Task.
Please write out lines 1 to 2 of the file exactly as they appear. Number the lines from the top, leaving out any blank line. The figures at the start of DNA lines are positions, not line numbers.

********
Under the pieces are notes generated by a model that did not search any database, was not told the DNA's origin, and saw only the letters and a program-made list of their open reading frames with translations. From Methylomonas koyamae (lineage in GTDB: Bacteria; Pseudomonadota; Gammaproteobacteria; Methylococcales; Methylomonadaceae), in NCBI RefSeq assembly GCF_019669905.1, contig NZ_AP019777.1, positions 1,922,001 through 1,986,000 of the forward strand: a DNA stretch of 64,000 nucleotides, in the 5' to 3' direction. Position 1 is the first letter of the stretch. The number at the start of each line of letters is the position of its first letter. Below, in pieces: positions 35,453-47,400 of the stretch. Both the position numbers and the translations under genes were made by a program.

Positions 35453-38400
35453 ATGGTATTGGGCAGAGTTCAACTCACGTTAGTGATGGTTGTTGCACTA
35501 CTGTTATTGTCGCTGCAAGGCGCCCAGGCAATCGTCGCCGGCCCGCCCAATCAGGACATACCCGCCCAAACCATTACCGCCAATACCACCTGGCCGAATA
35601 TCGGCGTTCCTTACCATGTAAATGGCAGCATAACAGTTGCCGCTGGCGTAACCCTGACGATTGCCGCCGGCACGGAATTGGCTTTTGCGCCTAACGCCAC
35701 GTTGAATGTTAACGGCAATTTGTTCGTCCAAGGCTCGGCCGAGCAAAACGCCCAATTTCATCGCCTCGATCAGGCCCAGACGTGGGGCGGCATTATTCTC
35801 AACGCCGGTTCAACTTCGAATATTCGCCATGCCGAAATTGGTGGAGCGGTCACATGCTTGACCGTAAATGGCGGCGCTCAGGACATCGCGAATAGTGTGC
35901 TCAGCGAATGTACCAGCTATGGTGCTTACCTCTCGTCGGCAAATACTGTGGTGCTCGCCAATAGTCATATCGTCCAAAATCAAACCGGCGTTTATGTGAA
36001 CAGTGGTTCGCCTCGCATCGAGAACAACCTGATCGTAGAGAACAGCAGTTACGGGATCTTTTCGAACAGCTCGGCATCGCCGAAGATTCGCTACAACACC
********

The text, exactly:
Under the pieces are notes generated by a model that did not search any database, was not told the DNA's origin, and saw only the letters and a program-made list of their open reading frames with translations. From Methylomonas koyamae (lineage in GTDB: Bacteria; Pseudomonadota; Gammaproteobacteria; Methylococcales; Methylomonadaceae), in NCBI RefSeq assembly GCF_019669905.1, contig NZ_AP019777.1, positions 1,922,001 through 1,986,000 of the forward strand: a DNA stretch of 64,000 nucleotides, in the 5' to 3' direction. Position 1 is the first letter of the stretch. The number at the start of each line of letters is the position of its first letter. Below, in pieces: positions 35,453-47,400 of the stretch. Both the position numbers and the translations under genes were made by a program.

Positions 35453-38400